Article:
brings forth pleasant public space that takes on different characters depending on its surroundings. In the South of Funza and Mosquera the ecostructure borders on the wetland and is designed as an extension of that wetland. It has a large storage capacity and thereby relieves pressure from the Humedal GualĂ-Tres Esquinas. In the East, water flows from a constructed wetland across the city limits to irrigate the highly productive fields. In the opposite direction the ecostructure enables the rural character to infiltrate in the urban fabric, since it is also feeding the irrigation system of considerably smaller urban farming plots. In the North the eco-structure draws in flower housing with quality of botanical gardens. Considerably large constructed wetlands and basins feed this water intensive production.
Tools Newly constructed wetlands store and purify runoff from the city. Ecological corridors, which are formed through the connection of these wetlands, are thereby brought inside the urban perimeter.
Similar to wetlands, basins capture runoff. They are implemented in industrial areas to directly catch the rainwater from the large roof surfaces. The basinâ€™s character is adapted to the structure it connects with. The side that faces the hard infrastructure has the formative language of a concrete tub. The other side however that connects with soft infra-structure or other eco-structure transits gently into its surroundings.
The captured water is used to flush toilets, to supply laundromats and carwashes and to irrigate flowers and agricultural fields.
Eco-structure also manifests itself as public waterspace, public squares in which water plays a central role.
Funza y Mosquera
Small canals collect runoff and guide it to one of the multiple storage bodies. The canals have a specific composition and vegetation to purify the water running through them. Furthermore they reveal the water management system to the public. This will inevitably raise consciousness for water issues.
Infra-structure The infra-structure imposes guidelines for further expansion of the urban tissue. Both the hard and soft roads mark either the direction of the development or put a limit to it. Within the urban fabric infra-structure also functions as a border by defining the outlines of open spaces that need protection and by articulating a faรงade for them. 84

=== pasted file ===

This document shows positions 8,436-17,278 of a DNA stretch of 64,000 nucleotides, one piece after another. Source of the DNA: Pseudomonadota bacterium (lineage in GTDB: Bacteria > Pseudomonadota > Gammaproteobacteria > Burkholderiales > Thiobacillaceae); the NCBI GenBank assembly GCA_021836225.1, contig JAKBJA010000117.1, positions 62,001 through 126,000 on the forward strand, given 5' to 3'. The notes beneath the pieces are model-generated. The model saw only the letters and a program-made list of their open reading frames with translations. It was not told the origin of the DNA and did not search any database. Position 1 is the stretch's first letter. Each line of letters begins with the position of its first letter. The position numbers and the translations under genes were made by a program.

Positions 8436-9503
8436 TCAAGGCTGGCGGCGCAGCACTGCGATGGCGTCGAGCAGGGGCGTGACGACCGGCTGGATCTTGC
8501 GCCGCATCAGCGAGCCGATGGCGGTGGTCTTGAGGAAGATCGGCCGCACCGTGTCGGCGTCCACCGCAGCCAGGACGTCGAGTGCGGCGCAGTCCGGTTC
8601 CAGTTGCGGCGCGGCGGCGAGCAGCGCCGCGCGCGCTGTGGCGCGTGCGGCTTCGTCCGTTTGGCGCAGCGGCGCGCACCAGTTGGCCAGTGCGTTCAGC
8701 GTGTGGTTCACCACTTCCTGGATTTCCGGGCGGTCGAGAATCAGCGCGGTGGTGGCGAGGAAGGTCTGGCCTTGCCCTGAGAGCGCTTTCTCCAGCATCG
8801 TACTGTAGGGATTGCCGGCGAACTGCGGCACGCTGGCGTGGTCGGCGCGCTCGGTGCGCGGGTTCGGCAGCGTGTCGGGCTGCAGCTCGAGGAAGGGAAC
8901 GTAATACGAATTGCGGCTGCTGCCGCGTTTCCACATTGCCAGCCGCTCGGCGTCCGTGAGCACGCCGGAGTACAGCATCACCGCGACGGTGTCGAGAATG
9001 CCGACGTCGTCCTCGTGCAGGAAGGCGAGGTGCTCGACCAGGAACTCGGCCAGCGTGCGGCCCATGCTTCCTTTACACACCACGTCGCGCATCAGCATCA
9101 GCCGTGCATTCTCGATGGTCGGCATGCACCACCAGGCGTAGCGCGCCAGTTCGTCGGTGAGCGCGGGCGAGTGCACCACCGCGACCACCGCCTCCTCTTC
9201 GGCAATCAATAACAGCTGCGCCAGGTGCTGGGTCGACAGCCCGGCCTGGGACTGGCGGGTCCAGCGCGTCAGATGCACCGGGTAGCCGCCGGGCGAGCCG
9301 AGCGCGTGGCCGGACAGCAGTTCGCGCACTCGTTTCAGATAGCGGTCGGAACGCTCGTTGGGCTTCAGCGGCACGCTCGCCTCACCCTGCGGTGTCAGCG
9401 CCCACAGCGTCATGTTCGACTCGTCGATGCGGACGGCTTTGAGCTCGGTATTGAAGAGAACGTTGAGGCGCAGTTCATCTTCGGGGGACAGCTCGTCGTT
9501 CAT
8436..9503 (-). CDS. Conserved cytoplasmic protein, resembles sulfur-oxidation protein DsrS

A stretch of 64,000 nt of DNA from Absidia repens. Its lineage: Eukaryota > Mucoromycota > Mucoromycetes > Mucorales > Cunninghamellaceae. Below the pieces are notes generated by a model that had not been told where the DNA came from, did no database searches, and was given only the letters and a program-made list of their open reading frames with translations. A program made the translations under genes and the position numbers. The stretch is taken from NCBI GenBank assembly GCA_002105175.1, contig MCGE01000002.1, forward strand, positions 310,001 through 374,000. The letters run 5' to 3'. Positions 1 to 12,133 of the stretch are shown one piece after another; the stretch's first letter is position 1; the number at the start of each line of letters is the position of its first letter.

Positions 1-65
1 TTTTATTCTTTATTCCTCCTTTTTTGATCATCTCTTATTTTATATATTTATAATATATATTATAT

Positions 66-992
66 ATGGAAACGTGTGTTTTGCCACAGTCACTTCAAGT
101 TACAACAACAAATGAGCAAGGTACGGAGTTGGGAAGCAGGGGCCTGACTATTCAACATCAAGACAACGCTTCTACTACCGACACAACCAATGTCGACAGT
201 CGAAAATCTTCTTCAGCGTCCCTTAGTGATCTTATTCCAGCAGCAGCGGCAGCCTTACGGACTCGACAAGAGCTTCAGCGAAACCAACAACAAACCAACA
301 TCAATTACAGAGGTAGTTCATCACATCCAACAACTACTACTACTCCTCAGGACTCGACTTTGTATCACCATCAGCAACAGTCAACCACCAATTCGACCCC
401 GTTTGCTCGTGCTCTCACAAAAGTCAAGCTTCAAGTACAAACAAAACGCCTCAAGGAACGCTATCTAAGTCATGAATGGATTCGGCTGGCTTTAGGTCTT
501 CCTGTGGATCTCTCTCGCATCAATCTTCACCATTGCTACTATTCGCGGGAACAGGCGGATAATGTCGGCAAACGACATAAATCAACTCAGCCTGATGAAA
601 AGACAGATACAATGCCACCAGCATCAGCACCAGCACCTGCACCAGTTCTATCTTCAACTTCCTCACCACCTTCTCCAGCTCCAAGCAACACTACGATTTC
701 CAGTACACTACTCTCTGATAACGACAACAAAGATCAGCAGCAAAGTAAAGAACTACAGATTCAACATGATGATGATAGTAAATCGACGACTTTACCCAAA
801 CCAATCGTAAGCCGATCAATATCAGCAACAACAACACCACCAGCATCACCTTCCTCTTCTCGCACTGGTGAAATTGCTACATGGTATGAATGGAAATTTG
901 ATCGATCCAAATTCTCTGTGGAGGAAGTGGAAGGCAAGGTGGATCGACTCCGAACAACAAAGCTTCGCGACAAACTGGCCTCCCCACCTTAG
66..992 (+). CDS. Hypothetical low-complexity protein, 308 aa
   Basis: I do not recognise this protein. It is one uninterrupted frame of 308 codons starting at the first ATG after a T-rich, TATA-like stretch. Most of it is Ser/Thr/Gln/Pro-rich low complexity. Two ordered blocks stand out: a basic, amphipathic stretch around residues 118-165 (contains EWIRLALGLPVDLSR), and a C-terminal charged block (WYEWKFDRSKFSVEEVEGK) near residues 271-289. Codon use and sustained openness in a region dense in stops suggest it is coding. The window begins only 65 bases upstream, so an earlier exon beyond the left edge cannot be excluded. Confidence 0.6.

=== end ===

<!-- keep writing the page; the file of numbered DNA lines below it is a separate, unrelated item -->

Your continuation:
The industry is linked to hard infra-structure, more specifically Calle 13 and US 21. These regional roads form efficient connections between Bogotรก and the surrounding municipalities for heavy traffic. Regiotram provides a similar connection, but one that is adapted to a human scale. The tramline has stops on strategic locations at the end of Calle 15 and Carrera 13, hereby creating direct, soft connections with the historical centres of Funza and Mosquera. These tram stations are designed as complete transferiums, where one can switch from going by foot to taking the tram, bus or bike. The route over Calle 15, between transferium and municipal centre, will undergo the biggest change. A bridge will replace the current road that cuts straight through
the wetland. This bridge will only be accessible to vulnerable road users and public transport. The extended Cicloruta network shapes another soft connection between Bogotรก and the twin municipalities. Inside the sub-urban perimeter the network is further developed: the bike lanes partially define the borders of the 3 main open spaces and make them accessible to the whole of Funza and Mosquera. The proposed interventions will thoroughly change the traffic patterns within Funza and Mosquera. They enable clearly articulated, separate networks for hard and soft traffic. The historical axes play a crucial role in connecting Funza and Mosquera with their new access points: the two transferiums. The axes offer a framework that aids in structuring the sub-urban tissue. They are the carriers of public transport and soft traffic and hereby function as a connector and collector on a human scale. The axes can be enriched with public space, a variety of functions and a densified surrounding tissue.
85 Funza y Mosquera
Tools The axis’ functioning on a human scale is pronounced in its spatial form. The axis is enriched with a sequence of various characters and public spaces.
Infra-structure gives a façade to the urban tissue that borders on one of the main open spaces. It hereby eliminates residual spaces. Based on its context the façade can take on different characters
Infra-structure provides recreational facilities. Bike lanes, footpaths, promenades, sports fields, playgrounds,… all are part of infra-structure as an integrated framework.
87 Funza y Mosquera
In the urban tissue of Funza and Mosquera mostly two building typologies are recognisable. The houses of the poorer citizens are self-built, which is immediately visible because of the limited skill level. Those a bit more prosperous live mainly in formal housing settlements. These are equally easy recognised because of the copypaste methodology.
One of the typical self-fabricated houses, which now and then raise serious questions about the building logic, amongst other things.